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Iranian Detainees Allege Torture In Open Letter To Clerics


A female inmate peers from behind a wall in the female section of Evin prison. (file photo)

A female inmate peers from behind a wall in the female section of Evin prison. (file photo)

A group of detainees in Iranian prisons has addressed an open letter to the country's top clerics alleging that they and their families have been tortured, RFE/RL's Radio Farda reports.

The detainees, who are considered to be political prisoners by human rights groups, were arrested in the crackdown that followed Iran's disputed presidential election in June. They are being held at Tehran's Evin prison.

In the letter, the inmates ask for an investigation into the "physical, sexual, and psychological torture that has been inflicted on prisoners and their family members."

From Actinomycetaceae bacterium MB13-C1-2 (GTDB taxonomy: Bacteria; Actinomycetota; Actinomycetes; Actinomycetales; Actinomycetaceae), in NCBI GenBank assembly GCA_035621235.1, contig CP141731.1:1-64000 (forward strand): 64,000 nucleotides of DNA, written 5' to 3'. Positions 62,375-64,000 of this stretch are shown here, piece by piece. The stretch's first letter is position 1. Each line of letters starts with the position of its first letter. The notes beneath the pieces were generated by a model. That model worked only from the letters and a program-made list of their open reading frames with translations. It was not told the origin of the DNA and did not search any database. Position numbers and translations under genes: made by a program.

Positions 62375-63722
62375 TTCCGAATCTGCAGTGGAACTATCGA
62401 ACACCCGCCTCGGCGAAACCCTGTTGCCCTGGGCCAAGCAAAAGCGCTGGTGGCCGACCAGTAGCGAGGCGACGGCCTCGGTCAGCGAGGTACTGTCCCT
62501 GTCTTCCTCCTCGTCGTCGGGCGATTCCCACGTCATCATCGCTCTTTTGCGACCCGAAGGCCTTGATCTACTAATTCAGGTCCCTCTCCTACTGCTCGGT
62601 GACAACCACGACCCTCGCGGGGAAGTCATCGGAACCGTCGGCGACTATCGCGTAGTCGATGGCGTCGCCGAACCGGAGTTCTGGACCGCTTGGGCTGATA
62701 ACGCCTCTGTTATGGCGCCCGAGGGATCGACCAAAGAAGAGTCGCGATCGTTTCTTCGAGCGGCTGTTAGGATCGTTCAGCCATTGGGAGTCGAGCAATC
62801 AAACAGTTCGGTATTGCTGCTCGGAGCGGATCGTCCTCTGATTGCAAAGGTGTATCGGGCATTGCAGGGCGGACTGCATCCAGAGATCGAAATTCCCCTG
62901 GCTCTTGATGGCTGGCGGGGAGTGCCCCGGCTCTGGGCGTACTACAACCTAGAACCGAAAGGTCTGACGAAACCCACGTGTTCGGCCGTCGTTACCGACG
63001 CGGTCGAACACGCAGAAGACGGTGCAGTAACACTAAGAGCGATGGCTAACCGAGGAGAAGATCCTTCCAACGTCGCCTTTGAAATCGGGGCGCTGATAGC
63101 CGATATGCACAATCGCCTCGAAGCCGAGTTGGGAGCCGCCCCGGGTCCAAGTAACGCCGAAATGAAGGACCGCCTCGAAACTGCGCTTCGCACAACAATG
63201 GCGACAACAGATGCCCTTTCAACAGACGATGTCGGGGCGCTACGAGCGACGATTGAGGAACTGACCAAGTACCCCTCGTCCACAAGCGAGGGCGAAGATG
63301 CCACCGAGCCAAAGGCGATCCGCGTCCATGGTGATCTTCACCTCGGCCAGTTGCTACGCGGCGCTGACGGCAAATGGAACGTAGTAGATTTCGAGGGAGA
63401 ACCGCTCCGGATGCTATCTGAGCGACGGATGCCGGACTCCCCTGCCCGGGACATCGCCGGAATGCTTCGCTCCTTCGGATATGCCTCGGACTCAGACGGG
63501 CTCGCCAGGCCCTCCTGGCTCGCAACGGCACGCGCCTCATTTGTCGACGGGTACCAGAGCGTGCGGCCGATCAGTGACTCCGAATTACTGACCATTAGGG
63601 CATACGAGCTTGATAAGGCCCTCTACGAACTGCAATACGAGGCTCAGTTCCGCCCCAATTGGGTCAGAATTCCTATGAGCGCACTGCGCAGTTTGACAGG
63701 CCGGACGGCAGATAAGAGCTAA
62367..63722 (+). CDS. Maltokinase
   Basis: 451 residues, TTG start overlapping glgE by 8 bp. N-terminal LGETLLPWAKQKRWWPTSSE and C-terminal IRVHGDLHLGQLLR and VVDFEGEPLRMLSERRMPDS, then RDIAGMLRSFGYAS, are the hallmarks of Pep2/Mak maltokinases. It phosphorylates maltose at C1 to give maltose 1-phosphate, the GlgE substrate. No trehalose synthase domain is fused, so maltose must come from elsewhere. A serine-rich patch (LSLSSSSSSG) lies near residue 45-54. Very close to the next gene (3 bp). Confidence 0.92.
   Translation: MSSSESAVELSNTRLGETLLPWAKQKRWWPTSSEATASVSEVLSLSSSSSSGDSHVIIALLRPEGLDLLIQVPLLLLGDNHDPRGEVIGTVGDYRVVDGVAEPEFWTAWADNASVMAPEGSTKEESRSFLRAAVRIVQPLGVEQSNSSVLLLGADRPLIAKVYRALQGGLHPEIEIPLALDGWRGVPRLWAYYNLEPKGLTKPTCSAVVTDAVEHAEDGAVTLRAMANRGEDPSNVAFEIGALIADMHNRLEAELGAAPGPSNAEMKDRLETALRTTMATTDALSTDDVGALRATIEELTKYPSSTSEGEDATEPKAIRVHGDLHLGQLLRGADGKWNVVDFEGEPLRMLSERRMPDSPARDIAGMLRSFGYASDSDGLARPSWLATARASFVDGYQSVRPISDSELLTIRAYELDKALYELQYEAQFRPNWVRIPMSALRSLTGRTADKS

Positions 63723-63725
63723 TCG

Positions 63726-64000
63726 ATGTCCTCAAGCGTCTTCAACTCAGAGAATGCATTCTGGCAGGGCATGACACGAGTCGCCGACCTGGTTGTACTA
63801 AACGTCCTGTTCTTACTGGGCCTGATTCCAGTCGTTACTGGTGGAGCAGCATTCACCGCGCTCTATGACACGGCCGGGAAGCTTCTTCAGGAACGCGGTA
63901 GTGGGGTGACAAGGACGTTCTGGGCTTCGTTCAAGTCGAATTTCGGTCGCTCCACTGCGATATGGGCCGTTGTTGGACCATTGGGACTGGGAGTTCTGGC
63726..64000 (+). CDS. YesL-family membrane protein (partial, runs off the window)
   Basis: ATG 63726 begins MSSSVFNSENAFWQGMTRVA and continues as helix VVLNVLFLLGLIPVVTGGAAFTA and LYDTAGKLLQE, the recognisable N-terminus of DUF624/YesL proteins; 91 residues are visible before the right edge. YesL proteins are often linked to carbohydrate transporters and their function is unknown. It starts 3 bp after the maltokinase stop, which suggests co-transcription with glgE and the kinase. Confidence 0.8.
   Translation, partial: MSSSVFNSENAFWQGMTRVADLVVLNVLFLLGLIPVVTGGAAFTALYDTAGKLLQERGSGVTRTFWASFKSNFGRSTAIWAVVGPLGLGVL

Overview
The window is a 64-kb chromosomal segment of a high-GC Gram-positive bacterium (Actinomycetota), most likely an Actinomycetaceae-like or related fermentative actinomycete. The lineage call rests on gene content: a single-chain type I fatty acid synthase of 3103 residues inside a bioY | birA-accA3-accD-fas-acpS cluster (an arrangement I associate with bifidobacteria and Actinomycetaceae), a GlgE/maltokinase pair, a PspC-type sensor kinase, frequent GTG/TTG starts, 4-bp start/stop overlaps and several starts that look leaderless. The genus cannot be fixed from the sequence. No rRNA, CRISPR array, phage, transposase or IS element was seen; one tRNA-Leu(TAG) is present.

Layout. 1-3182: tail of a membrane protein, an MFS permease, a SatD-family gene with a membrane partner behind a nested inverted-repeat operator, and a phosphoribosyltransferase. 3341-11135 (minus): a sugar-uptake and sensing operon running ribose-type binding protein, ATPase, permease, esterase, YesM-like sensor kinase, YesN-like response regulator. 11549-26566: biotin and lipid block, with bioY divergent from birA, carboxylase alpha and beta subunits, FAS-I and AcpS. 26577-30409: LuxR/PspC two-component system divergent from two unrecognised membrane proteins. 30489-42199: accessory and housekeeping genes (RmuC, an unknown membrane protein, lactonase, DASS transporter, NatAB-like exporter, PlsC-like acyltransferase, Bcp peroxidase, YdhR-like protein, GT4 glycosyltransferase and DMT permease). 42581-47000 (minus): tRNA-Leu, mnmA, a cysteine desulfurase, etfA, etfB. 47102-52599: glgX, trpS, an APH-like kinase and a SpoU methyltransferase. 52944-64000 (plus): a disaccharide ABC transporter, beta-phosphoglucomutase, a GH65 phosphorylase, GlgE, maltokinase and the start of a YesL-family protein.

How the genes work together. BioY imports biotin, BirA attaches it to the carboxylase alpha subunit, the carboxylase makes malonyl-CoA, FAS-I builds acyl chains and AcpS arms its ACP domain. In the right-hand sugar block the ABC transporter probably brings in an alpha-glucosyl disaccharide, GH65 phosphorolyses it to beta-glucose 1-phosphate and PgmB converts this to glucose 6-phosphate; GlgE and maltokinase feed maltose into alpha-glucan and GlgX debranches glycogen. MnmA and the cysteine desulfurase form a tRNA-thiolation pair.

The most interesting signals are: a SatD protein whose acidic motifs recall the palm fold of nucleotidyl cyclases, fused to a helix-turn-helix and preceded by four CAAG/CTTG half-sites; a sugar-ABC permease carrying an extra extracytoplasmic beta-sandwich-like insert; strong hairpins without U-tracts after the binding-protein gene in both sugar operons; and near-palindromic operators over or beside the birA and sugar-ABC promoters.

The letter was published on April 20 on opposition websites including aljaras.com and kaleme.com. The letter says some prisoners had been "threatened with sexual abuse by a baton" and some were "forced by their interrogators to take 10 pills a day as a result of which they now suffer from mental disorders."

The letter adds that the judges had warned prisoners that "if they entered the court with a lawyer they would receive heavy sentences."

Germany-based political analyst Hassan Shariatmadari, the son of the late Grand Ayatollah Kazem Shariatmadari, told Radio Farda that the rule of law has never been established in Iran.

"Unfortunately, 100 years after [Iran's] 'Constitutional Revolution,' Iranians still turn to religious authorities in seeking justice," Shariatmadari said.

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